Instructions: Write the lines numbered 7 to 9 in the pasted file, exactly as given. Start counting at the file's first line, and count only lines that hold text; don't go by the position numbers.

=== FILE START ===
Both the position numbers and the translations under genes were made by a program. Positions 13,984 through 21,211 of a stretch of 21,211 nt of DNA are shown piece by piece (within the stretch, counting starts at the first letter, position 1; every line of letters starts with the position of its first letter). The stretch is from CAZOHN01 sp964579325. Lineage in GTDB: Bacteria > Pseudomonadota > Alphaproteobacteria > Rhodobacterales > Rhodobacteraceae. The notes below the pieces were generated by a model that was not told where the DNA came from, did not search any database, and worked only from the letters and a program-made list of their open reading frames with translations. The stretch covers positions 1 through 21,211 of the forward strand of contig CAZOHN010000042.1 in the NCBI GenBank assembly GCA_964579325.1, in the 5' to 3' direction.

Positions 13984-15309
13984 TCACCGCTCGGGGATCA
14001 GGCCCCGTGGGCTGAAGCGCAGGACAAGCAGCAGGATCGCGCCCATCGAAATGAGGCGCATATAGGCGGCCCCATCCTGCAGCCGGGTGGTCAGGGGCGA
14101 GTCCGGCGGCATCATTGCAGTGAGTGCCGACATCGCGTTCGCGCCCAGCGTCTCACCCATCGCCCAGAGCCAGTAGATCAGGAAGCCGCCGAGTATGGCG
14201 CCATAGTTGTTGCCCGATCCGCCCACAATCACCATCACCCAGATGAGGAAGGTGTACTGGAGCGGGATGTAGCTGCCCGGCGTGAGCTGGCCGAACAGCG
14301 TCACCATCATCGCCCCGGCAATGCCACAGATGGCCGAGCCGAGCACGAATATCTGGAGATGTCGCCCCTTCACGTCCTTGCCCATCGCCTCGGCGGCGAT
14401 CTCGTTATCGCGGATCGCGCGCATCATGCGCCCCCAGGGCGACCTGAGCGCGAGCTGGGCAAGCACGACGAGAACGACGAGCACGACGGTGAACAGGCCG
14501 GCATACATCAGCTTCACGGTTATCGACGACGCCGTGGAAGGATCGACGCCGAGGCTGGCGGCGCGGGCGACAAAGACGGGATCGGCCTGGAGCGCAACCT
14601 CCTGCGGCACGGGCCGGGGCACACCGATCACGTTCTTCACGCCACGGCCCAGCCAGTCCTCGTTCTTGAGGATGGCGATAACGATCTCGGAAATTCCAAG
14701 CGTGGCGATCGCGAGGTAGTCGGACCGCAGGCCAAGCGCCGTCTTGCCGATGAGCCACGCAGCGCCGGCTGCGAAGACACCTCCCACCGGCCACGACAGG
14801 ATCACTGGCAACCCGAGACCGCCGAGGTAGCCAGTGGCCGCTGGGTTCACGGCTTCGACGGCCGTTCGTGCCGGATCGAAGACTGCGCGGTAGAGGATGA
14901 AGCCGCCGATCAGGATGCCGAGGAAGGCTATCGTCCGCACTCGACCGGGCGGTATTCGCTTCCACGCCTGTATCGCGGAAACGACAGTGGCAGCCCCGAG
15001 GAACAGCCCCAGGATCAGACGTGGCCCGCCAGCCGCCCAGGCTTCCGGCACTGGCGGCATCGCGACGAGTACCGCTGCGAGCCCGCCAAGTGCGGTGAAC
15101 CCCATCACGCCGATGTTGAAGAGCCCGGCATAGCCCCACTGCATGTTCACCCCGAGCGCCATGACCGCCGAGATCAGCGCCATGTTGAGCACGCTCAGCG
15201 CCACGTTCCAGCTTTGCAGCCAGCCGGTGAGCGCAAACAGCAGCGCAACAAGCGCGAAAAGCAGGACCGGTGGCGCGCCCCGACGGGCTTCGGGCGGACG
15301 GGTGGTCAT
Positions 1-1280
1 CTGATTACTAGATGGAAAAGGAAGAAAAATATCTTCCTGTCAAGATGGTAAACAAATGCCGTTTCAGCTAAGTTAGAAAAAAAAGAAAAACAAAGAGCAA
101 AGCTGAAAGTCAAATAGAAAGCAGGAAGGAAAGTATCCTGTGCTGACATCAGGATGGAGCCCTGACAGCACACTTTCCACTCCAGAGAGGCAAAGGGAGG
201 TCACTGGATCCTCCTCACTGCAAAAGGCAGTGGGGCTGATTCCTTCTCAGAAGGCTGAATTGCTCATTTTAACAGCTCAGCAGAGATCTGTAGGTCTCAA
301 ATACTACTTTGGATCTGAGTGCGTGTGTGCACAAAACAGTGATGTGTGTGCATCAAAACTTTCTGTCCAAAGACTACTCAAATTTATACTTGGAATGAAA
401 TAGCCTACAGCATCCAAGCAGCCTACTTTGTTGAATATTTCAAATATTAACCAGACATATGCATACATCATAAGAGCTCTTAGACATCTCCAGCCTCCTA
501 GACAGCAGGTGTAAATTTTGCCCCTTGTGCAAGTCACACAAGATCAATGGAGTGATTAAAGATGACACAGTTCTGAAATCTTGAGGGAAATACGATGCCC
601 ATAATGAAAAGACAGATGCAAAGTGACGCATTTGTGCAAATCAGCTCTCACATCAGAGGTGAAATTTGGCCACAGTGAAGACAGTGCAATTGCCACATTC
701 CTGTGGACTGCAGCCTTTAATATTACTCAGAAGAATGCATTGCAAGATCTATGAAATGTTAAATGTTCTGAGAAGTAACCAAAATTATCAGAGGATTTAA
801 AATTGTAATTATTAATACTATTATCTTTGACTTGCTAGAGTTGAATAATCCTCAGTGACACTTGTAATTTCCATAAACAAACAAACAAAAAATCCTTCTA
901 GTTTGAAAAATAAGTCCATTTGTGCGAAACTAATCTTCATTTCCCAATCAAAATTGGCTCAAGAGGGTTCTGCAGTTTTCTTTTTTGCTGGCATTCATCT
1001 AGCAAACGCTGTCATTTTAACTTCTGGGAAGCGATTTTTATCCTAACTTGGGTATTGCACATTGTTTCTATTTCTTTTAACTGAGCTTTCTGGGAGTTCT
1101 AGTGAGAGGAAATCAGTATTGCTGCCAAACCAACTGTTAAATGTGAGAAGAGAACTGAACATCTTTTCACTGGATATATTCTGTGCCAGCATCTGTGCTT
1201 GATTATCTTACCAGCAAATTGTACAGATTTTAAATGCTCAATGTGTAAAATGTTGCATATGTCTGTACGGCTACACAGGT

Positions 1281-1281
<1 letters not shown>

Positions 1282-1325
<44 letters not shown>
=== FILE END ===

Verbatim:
14301 TCACCATCATCGCCCCGGCAATGCCACAGATGGCCGAGCCGAGCACGAATATCTGGAGATGTCGCCCCTTCACGTCCTTGCCCATCGCCTCGGCGGCGAT
14401 CTCGTTATCGCGGATCGCGCGCATCATGCGCCCCCAGGGCGACCTGAGCGCGAGCTGGGCAAGCACGACGAGAACGACGAGCACGACGGTGAACAGGCCG
14501 GCATACATCAGCTTCACGGTTATCGACGACGCCGTGGAAGGATCGACGCCGAGGCTGGCGGCGCGGGCGACAAAGACGGGATCGGCCTGGAGCGCAACCT